Dark Reading is part of the Informa Tech Division of Informa PLC

This site is operated by a business or businesses owned by Informa PLC and all copyright resides with them.Informa PLC's registered office is 5 Howick Place, London SW1P 1WG. Registered in England and Wales. Number 8860726.

Operations

2/19/2016
11:00 AM
Andrew Hay
Andrew Hay
Commentary
Connect Directly
Twitter
LinkedIn
Google+
RSS
E-Mail vvv
100%
0%

Adding Up The Total Costs of Ransomware

It's a lot more than just the ransom. We did the math.

You may have already heard about the $17,000 ransom that Los Angeles-based Hollywood Presbyterian Medical Center paid to regain control of their systems after the news broke Feb. 12. Time the news broke to the time the ransom was paid: four days. It may have started days before the news leaked but, for the sake of this blog post, we’ll assume four days total.

According to the American Hospital Directory, Hollywood Presbyterian had $974,387,384 in revenue and $20,979,948 in net income for 2015. If we divide both figures by 365 days we see that the hospital takes in roughly $2.7 million in revenue and generates $57,479 of net income per day. It was noted in several reports that long delays were experienced by patients and that medical information was being shared via phone and fax between doctors.

Let’s assume a 5% attrition per day for patients that decided to go to another hospital instead of dealing with the degraded experience. That’s a very conservative estimate, resulting in only 1.3 patients leaving per day, based on the 12,291 reported discharges in 2015. Hollywood Presbyterian is not the only hospital nearby. In fact, the Kaiser Permanente Los Angeles Medical Center is only 0.3 miles away (a 6-minute walk according to Google Maps) so our attrition rate is likely a conservative figure.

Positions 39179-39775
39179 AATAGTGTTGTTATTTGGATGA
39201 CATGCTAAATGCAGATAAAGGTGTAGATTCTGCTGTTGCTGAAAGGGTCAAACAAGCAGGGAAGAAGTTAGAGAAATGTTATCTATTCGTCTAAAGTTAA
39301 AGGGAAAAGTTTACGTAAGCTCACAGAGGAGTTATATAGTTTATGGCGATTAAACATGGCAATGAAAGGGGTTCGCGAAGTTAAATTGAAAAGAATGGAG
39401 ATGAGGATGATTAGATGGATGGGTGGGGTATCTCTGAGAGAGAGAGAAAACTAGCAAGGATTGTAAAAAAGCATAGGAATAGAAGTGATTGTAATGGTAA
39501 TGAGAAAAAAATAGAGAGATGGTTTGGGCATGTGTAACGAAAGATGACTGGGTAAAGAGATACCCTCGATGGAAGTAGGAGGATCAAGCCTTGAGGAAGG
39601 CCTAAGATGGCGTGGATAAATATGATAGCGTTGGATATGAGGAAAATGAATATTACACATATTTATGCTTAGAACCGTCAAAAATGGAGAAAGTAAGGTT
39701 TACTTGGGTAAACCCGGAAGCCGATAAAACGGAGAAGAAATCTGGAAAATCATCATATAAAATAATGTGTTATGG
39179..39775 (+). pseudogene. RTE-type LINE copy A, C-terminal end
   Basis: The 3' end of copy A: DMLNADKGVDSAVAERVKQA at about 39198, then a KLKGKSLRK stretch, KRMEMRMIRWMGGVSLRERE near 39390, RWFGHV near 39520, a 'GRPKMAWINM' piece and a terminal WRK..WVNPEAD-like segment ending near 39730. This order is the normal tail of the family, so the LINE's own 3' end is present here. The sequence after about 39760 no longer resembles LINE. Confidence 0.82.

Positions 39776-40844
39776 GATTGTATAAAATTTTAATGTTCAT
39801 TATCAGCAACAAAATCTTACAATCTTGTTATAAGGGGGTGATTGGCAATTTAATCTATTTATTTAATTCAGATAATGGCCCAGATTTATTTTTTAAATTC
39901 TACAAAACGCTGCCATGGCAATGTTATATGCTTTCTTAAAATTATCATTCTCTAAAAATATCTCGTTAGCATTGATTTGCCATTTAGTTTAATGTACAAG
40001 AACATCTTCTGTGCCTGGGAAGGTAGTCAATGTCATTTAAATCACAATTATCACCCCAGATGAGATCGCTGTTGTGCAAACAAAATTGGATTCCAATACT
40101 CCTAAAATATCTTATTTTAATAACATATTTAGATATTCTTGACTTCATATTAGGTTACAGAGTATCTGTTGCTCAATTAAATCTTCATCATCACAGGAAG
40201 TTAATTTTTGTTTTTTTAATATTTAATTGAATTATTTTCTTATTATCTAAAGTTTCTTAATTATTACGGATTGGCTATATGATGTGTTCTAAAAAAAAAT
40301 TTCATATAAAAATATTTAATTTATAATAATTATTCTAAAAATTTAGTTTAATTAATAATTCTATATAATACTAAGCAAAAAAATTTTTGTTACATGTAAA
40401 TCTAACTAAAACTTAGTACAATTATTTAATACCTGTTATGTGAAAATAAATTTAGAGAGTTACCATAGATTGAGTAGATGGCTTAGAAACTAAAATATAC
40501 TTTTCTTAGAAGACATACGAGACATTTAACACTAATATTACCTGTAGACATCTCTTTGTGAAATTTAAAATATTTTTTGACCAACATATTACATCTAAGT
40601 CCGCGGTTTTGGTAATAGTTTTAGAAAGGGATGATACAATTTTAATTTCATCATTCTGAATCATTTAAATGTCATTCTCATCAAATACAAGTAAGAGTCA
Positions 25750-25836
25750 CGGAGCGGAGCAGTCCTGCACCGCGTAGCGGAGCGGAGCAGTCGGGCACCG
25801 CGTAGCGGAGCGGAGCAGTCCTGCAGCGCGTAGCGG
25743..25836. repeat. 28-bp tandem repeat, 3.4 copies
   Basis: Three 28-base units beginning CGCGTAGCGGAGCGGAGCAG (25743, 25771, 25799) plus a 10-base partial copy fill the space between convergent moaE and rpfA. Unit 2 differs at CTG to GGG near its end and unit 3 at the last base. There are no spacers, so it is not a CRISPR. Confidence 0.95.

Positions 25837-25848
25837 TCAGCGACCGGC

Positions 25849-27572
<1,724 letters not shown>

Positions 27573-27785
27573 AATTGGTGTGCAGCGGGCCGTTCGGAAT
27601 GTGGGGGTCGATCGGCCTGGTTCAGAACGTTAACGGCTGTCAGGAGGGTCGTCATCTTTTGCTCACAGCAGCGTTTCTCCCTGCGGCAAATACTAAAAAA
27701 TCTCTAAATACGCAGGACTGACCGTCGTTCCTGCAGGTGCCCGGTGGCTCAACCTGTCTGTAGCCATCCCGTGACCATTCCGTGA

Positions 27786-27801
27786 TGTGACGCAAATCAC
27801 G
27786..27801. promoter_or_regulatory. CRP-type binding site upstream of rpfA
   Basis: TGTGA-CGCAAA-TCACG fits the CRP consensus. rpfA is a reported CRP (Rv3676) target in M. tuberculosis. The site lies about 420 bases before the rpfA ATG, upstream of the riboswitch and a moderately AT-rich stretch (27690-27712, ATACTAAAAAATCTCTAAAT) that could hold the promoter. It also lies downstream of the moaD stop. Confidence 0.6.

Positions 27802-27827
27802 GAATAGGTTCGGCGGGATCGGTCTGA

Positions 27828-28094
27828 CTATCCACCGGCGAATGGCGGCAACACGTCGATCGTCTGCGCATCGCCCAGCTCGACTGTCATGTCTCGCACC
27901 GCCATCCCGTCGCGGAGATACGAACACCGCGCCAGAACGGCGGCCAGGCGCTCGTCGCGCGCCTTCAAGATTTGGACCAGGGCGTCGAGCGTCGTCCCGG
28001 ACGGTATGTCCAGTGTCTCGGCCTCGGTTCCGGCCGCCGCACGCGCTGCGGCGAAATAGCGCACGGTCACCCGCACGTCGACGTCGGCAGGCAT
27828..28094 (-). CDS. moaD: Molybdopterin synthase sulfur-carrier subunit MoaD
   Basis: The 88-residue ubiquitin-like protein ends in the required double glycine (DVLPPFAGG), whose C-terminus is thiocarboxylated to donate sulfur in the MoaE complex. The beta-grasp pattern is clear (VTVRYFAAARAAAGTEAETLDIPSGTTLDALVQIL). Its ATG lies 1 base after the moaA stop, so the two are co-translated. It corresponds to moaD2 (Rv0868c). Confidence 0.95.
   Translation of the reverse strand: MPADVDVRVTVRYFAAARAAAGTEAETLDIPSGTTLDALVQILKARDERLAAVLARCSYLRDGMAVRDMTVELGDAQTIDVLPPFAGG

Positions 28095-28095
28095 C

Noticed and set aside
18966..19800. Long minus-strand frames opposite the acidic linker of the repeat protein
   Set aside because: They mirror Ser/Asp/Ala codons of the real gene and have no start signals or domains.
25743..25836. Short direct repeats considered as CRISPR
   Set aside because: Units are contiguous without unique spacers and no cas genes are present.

Our estimates show that Hollywood Presbyterian, with an attrition rate of 5% for the affected days, could have lost as much as $533,911 in revenue. This would have resulted in roughly $11,496 in net income losses.

Even using extremely casual attrition estimates of 1% still shows a meaningful impact on both revenue and income coming in at $106,782 and $2,299, respectively. 

As you can see, the reported $17,000 ransom was not the only expense incurred by Hollywood Presbyterian. These are, however, rough estimates. The estimates do not quantify the damage to the hospital’s brand and reputation, nor will it account for the reactionary investment in new security technologies that the hospital will undoubtedly be purchasing and implementing. The estimates also do not factor in the employee costs associated with diagnosing and addressing the issues during the incident.